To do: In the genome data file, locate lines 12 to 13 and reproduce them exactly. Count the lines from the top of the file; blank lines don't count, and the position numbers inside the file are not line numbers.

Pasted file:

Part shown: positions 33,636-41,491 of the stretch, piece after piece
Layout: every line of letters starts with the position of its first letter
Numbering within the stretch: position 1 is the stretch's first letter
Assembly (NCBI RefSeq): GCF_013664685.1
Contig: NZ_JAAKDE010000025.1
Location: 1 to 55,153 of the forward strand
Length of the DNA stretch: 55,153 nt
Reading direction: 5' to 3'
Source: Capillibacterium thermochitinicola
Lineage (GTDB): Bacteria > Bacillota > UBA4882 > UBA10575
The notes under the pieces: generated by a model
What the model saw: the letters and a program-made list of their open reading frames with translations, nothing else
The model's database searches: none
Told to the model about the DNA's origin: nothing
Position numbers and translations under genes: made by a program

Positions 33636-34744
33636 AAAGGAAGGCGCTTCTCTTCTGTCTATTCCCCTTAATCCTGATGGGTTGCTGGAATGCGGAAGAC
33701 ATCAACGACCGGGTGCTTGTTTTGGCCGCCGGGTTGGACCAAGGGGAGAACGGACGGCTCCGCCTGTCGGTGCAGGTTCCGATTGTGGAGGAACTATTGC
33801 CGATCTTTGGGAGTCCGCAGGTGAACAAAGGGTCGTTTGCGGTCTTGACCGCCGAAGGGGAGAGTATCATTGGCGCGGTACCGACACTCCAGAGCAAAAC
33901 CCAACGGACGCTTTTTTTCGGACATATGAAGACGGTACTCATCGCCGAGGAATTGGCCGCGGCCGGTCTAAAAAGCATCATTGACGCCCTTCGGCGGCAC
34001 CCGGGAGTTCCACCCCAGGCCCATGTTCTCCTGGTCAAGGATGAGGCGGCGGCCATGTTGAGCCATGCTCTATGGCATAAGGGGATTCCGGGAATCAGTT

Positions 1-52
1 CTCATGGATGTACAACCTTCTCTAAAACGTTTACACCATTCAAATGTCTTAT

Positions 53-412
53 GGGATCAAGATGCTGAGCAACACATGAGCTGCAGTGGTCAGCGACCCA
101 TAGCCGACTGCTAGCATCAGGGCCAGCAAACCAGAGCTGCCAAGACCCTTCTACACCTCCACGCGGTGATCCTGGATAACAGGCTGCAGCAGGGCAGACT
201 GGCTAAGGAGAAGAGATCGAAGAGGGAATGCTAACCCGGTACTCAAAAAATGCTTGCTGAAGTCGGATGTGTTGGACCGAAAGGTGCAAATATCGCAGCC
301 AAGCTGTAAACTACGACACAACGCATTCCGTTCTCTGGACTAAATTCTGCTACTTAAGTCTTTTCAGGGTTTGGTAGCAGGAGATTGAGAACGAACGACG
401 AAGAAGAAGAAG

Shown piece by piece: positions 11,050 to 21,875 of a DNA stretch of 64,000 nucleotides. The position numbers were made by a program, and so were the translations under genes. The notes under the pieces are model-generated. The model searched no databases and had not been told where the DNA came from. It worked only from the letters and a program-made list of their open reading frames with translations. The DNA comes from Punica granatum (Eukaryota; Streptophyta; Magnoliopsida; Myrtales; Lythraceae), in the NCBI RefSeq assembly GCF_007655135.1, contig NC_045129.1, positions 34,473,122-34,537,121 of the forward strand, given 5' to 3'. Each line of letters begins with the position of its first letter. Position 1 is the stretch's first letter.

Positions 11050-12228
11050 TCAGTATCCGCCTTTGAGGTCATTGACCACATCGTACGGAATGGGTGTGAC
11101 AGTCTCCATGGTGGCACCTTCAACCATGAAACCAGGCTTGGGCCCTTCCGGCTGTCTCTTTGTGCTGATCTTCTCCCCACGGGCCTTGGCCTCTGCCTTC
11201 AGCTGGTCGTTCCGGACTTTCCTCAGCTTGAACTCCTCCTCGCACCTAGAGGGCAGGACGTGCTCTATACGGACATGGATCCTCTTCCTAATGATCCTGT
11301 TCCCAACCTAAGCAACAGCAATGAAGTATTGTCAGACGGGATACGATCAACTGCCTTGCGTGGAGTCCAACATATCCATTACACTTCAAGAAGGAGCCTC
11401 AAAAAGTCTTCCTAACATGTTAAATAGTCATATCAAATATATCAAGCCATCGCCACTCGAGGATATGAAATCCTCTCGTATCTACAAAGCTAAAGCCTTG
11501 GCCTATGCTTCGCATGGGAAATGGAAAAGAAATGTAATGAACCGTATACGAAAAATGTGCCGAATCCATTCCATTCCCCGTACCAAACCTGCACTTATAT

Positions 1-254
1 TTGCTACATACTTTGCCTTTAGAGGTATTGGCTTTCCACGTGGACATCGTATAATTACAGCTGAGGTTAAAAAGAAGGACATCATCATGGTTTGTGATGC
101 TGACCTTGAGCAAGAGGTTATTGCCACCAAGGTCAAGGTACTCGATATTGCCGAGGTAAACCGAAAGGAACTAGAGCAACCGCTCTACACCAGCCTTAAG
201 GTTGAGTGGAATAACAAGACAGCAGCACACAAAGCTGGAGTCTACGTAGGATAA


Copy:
What the model saw: the letters and a program-made list of their open reading frames with translations, nothing else
The model's database searches: none